Our tech support team endeavors to address and solve every issue or request that comes our way. But our company seems unable to let go of people, even after their work is done. I’m not sure if it is sympathy or that they actually need part-time help, but we are expected to provide support to them no matter what. The bottom line: They add unnecessary requests to our busy workload.
Currently, several employees at the company fit this description. The one who requires the most attention from our tech department is a former high-level exec, once an indirect boss of mine.
He formally retired a couple of years ago but still shows up two to three days a week for five to six hours to help with a few of his old duties and occasionally participate in executive golf outings. He’s squirreled away in a remote cubicle in a corner of the building, as his old office is inhabited by his replacement.
We don't particularly care whether he shows up or what the nature of his current workload -- but he continually requests help with tech problems, which we are expected to accommodate. To put it mildly, computer skills never were his forte.
Your problem is now my problem
Recently, he showed up at my desk holding a set of speakers, reporting that they didn’t work and asking for new ones. We didn’t have any. Besides we don't automatically give out new equipment without checking the old hardware first.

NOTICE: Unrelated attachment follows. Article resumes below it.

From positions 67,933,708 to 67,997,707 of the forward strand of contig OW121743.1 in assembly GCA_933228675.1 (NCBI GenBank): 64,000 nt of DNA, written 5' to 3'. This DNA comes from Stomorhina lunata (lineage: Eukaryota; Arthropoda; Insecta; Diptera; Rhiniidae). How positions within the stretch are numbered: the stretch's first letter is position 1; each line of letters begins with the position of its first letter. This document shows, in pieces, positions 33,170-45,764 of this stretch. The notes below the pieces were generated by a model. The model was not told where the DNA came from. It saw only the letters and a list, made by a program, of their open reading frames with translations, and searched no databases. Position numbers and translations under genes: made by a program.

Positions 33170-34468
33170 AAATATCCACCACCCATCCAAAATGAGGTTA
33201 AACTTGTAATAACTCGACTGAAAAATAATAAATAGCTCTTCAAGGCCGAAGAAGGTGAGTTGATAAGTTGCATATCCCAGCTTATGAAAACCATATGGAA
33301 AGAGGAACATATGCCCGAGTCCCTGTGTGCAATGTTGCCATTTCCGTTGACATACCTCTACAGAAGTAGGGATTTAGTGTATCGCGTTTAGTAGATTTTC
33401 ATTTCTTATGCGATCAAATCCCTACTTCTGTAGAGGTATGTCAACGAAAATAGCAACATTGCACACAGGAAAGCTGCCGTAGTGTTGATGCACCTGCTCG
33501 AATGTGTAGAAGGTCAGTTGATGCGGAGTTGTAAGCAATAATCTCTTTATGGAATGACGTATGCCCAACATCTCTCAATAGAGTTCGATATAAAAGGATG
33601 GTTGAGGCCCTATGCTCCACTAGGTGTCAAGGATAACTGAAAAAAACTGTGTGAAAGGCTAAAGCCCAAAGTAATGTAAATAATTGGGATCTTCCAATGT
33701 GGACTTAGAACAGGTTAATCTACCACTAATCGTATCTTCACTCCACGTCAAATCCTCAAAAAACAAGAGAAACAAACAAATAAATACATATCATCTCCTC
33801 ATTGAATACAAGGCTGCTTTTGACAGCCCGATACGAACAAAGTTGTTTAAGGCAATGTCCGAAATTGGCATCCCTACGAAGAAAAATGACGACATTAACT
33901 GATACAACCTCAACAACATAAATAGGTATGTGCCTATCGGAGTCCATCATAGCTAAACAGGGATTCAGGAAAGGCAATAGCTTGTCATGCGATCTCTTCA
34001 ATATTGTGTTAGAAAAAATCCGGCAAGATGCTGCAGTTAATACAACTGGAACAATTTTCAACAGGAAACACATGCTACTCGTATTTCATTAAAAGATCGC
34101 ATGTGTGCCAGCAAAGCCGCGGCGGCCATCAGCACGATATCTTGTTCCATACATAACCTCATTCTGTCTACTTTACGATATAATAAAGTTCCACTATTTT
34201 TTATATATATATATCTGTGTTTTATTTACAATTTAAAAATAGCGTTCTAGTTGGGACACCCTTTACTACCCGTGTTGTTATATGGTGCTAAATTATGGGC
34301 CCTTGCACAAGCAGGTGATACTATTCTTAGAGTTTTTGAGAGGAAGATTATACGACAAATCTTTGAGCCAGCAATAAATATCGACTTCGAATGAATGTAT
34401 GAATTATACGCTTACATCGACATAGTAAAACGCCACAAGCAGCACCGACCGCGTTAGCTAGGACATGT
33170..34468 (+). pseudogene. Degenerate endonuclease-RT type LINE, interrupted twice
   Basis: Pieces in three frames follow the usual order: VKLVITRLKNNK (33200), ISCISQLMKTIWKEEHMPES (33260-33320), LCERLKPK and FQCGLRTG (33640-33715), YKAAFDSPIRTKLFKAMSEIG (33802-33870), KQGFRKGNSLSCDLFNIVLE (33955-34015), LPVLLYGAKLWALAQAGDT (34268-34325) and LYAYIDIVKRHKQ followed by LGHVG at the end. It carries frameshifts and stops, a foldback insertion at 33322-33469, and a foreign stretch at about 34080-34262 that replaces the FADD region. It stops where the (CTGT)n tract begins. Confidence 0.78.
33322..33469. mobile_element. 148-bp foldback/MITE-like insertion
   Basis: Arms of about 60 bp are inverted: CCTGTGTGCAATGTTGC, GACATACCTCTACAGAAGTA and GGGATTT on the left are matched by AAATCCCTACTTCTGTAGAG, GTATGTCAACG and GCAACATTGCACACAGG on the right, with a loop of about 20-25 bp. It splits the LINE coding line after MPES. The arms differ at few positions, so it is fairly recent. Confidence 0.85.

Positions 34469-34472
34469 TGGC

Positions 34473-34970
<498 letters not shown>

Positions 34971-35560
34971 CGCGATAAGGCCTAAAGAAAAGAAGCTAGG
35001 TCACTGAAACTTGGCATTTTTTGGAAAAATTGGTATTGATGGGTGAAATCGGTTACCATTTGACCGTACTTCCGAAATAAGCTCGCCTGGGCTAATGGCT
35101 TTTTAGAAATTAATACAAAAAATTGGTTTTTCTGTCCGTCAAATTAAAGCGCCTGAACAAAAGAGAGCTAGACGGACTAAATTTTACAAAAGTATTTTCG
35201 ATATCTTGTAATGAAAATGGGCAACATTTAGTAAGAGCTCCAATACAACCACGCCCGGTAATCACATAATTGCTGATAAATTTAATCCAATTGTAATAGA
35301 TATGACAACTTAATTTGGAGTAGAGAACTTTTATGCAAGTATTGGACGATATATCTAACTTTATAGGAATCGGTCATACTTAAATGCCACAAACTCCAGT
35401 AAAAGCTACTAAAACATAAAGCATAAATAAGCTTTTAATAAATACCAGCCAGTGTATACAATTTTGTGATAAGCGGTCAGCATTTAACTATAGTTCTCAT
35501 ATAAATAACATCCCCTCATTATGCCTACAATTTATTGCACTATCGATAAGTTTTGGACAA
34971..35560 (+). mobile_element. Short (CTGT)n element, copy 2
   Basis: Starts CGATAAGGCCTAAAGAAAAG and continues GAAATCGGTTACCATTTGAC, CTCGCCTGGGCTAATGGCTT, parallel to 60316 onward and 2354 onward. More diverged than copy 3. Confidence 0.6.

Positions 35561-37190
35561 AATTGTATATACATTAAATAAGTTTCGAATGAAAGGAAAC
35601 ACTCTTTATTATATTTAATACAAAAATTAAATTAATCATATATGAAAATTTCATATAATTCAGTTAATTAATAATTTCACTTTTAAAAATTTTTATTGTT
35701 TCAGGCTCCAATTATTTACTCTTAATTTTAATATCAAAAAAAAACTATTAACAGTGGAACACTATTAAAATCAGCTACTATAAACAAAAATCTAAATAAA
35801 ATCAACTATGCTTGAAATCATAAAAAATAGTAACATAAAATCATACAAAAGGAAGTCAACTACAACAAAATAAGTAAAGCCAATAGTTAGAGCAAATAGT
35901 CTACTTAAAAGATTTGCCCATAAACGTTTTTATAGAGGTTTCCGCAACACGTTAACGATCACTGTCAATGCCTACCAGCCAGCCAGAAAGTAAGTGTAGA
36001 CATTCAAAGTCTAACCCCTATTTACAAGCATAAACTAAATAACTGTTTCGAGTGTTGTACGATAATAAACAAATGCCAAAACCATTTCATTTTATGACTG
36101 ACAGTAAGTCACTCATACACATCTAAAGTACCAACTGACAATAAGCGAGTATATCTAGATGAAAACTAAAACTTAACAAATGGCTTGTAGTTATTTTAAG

I plugged them into my system and powered them on. They checked out fine.
He replied, “Well, I got a new monitor last week and they haven’t worked since.”
Thus, I went to investigate. I walked over to his area and hooked up the speakers to his system: No sound.
Looking at his monitor (Windows 7), I noticed that the speaker icon in the lower-right corner had a red circle, indicating they were muted. I unchecked it and tested the speakers again. Amazingly, they worked (sarcasm mine).
Wait, there's more
He wasn’t done yet. Next, he wanted me to check a YouTube video he had been trying to watch. It too had no sound.
I ran my check again and the speakers were fine. Meanwhile, the video continued to roll in the background. I turned on closed captioning, and it worked. There should've been sound. I was perplexed.
The site also lists the typical “other videos you may be interested in,” so I tried one. It had plenty of sound. I tried three more, all of which had sound.
I guess that video will have to be viewed with closed captions, I told him. He agreed and said he was glad that the rest worked, and I returned to my cube -- another problem handled.
By the way, none of the videos were work-related. They were merely entertainment. I hope the company is getting its money’s worth.
Some problems you can never shake, but you grin and bear it and find a way to keep your sanity without letting it get to you day after day.